7 Die in Norway Train Collision
RENA, Norway (AP) _ Searchers today picked through the twisted, charred wreckage of two passenger trains that crashed head-on and were engulfed in flames, killing at seven people.
The two passenger trains, with 100 people aboard, collided Tuesday 110 miles north of Oslo. Seven bodies were found shortly after the crash and 26 more were missing and feared dead. Another 30 were injured in what could become the worst rail accident in Norway’s history.
``What we are doing now is bringing the bodies out,″ said Ove Osgjelten of the district police. He said it would probably take all day today and Thursday to recover the bodies, many of which were badly burned.
A fire in the wrecked trains burned for hours and blocked efforts to rescue those trapped inside or recover additional bodies until early today. Some victims burned alive.
``The worst thing to experience is to stand there and watch people burn ... going through that train and seeing people who were alive and conscious who we couldn’t help,″ said Ola Sunderaal, an ambulance crewman who was one of the first on the scene.
Officials said the search of the still smoldering wreckage would be slow and difficult because many bodies will have to be cut out of the wreckage.
``One of the locomotives, which weighs 100 tons, is leaning, and it is impossible to know if it is secure,″ Haakon Grimstad of the state railways directorate told The Associated Press. He said it wasn’t even clear in which cars the missing victims were located.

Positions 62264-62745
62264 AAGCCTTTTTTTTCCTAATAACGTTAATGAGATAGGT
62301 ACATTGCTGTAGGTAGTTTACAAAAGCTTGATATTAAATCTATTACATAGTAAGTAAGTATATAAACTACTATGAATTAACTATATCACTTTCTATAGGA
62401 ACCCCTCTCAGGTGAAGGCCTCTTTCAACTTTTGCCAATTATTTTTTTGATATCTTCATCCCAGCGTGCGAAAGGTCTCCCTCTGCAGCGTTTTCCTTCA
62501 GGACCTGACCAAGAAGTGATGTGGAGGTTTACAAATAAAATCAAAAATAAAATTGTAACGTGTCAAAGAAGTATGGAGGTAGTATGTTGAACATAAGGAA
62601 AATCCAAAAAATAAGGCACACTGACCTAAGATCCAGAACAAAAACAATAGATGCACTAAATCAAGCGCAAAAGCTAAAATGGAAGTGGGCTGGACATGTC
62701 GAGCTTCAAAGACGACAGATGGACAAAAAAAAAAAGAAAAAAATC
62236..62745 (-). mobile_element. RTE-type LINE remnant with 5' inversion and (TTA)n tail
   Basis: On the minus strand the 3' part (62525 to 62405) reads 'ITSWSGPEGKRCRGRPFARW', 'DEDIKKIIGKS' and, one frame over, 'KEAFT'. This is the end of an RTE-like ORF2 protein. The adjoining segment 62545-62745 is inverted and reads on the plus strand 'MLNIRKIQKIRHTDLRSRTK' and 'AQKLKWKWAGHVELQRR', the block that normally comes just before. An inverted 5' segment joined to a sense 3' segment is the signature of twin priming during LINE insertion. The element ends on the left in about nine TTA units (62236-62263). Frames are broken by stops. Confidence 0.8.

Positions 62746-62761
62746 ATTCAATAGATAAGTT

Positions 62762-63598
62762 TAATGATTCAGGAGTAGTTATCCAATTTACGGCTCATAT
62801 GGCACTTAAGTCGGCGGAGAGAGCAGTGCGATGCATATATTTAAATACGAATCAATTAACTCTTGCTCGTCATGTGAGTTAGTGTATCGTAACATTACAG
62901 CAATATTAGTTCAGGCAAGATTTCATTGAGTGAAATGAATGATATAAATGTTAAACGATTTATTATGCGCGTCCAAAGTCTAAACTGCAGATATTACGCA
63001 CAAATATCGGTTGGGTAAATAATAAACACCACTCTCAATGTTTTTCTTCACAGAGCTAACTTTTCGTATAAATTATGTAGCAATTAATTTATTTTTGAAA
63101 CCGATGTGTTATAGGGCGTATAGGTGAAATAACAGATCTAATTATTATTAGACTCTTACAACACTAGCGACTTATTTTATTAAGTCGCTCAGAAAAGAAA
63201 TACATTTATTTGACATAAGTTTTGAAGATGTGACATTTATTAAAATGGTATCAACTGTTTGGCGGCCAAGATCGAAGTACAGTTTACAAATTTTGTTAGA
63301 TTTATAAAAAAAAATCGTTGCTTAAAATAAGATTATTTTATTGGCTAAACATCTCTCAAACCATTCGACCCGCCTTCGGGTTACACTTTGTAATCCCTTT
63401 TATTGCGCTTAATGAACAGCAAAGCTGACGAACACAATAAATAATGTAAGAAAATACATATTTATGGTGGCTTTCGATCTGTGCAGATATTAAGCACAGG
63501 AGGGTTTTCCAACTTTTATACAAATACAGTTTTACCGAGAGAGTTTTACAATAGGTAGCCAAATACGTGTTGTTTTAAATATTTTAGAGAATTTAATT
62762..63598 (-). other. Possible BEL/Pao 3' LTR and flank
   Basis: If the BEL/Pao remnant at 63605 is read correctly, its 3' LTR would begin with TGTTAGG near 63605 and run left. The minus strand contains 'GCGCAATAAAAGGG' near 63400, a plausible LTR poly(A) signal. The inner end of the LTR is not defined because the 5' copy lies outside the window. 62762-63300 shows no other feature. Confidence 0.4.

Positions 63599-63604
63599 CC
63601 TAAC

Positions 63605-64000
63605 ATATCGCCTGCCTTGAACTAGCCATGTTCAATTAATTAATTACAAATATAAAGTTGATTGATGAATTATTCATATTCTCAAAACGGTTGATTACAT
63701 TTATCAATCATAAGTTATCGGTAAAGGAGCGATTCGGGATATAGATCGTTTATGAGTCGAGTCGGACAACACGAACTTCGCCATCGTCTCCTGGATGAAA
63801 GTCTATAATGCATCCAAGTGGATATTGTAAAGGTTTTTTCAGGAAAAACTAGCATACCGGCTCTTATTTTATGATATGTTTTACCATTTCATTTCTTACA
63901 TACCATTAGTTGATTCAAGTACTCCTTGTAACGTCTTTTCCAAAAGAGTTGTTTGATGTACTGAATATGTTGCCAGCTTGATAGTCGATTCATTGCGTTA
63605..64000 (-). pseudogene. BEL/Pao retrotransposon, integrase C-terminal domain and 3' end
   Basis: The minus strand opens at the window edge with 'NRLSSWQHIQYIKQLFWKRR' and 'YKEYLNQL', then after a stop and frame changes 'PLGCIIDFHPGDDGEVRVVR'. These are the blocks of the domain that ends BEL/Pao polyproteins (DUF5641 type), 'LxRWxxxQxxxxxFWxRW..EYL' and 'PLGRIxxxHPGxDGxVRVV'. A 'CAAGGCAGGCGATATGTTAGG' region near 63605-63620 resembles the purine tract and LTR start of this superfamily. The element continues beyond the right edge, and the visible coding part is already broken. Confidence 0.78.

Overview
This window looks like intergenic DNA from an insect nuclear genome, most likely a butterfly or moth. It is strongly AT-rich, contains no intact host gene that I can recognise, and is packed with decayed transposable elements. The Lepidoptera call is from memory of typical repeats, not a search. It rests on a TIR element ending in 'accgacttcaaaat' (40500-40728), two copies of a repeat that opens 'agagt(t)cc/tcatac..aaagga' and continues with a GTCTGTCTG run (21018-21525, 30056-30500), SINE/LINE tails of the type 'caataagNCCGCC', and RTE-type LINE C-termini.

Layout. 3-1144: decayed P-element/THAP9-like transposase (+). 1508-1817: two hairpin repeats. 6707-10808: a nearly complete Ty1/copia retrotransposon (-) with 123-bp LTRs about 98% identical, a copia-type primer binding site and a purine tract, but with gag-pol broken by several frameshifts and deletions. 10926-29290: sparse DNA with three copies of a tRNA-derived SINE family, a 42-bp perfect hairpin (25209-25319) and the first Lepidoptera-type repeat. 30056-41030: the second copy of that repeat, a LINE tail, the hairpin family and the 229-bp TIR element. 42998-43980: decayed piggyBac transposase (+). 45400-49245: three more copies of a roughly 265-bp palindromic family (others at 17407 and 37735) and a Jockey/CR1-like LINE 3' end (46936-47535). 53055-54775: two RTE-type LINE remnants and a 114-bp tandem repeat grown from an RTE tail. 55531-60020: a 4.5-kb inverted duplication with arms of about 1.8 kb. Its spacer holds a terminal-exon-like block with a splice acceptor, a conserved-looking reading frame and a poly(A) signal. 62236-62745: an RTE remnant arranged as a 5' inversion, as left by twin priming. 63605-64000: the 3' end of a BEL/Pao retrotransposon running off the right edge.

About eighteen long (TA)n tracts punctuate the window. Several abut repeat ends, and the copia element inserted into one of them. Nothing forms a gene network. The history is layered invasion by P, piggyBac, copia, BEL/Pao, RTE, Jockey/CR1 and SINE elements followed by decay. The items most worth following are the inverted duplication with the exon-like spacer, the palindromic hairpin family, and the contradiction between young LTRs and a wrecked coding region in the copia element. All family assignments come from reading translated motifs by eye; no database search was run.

Some rescuers spent the night in military tents set up at the site, with the smell of smoke pervading the winter air. Early today, soldiers formed a ring around the wreckage to protect it from intruders.
If the death toll reaches 33, it would be Norway’s worst train wreck, surpassing a 1975 two-train collision that killed 27.
``This is a catastrophe,″ Transportation Minister Dag Jostein Fjaervoll said in Oslo.
Late Tuesday, district Police Chief Magnar Lynum said he saw no hope that the 26 missing could have survived the fire. The engineers on both trains were among the missing.
A local train with 17 people aboard and a larger regional express with 83 people aboard were probably each going up to 55 mph around a curve when they crashed head-on, according to the state railroad directorate.
The diesel trains _ one southbound and the other northbound _ collided at 1:30 p.m. at the Aasta Station in Aamot township near the town of Rena.
The cause of the accident was being investigated. The section of track did not have a system that would automatically stop trains headed for each other and was due for an upgrade next year.
Passenger Rasmus Alme, 20, said he tried to save two women who were caught in the wreckage, but the flames forced him to flee.
``It was terrible. I so badly wanted to save them,″ he was quoted as telling the Oslo newspaper Verdens Gang. ``The heat was so intense. The women asked me to stay, but I had to jump.″
Steffen Solberg, head of the medical team, said rescuers worked for four hours to cut a 33-year-old woman out of the wreckage. He said firefighters kept the blaze from consuming her until she was finally rescued.
It was the second serious public transport accident in Norway in just over a month. On Nov. 26, 16 people drowned when a high-speed ferry ran aground and sank.